In response to the outbreak of war, a new organization was formed called ANSWER made up of activists from existing far-Left organizations. Mainstream liberals were reluctant initially to support anti-war protests due to the mood of the country following 9/11. Had President George W. Bush focused on the fight with al-Qaeda perhaps it would have remained that way. Instead, he and his cabinet of neoconservatives ginned up sketchy evidence of weapons of mass destruction being concealed by Iraq in violation of U.N. sanctions.
Taking a page out of Clinton’s book, Bush also roped in a “Coalition of the Willing” consisting of nations ranging from Great Britain to El Salvador and Honduras. Fully complicit in Bush’s bad faith case for a preemptive strike were not only political conservatives but ideological liberals and leftists, foremost among them UK Prime Minister Tony Blair and his Labour Party. Peter Mandelson, one of Blair’s top lieutenants even accused the anti-war element of the party of opposing the invasion because they wanted the party to fail. France’s Jacques Chirac, a nominal conservative, was accused of cowardice and corruption for opposing the invasion.
In the United States if the Democrats had held the line and voted no on the AUMF against Iraq on October 10, 2002, it would have failed in the House as not enough Republicans supported it. Yet 81 Democrats crossed the floor to vote “Yea.” Among those who continued in the party leadership were Dick Gephardt (D-Mo.), Joe Crowley (D-N.Y.), Eliot Engel (D-N.Y), and Ed Markey (D-Mass.) who is now a U.S, senator. In the Senate 29 Democrats voted for the resolution as opposed to 21 against.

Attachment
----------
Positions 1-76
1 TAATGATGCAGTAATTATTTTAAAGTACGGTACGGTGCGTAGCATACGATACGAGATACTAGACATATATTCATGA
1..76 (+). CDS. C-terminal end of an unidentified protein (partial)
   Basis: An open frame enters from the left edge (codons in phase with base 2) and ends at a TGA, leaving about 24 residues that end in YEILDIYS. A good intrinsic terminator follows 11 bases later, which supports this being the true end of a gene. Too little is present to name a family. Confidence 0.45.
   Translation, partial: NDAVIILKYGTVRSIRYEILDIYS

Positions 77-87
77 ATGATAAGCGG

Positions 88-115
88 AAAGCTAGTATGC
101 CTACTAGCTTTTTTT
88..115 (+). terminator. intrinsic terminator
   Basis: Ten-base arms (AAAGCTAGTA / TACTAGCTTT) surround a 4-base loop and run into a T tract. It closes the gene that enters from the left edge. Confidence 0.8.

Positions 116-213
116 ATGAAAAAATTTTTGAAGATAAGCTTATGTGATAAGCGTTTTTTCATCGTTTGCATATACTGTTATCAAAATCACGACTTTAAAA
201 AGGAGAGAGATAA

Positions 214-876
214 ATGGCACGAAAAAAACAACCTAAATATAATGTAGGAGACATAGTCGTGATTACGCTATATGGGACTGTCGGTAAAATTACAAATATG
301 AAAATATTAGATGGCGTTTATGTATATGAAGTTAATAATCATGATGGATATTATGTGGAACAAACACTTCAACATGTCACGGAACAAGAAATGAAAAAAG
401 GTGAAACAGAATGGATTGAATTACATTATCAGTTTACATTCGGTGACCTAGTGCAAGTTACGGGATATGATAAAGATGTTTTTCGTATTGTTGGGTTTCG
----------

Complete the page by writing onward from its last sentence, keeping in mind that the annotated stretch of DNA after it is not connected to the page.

While only 38 percent of Democrats supported the Iraq War immediately beforehand according to Gallup, party higher-ups like then Senators Hillary Clinton (D-N.Y.), Charles Schumer (D-N.Y.), Joe Biden (D-Del.), and John Kerry (D-Mass.) gave it the green light.
Protests against the upcoming war reached a crescendo in February 2003. As a political gamble, it had mixed results as voters were to find out in 2004. Of the candidates standing, many of the favorites supported the war, including Gephardt, Kerry, John Edwards (D-N.C.), and Joe Lieberman (D-Conn.). Of those who did not, only Vermont Gov. Howard Dean and General Wesley Clark were able to mount serious challenges. Moreover, the inclusion of unbound “superdelegates” gave a clear edge to Kerry, who would coast to the nomination while losing only four states.
The candidacy of John Kerry and his running mate John Edwards would illustrate just how detached the Democratic Party was becoming from its voting base with regard to war and peace. While anti-war activists like Michael Moore and Susan Sarandon backed him and urged independent candidate Ralph Nader to drop out, Kerry and his minions were having to explain why he was now against a war that he had voted for. One of the arguments Kerry advanced was that Bush had failed to secure enough international support for invading Iraq resulting in only the UK and Australia joining in the invasion, to which the president responded that Kerry had forgotten Poland. Absent from the debate was a point where the Democrat demanded from Bush the hard evidence to show that Iraq had WMDs.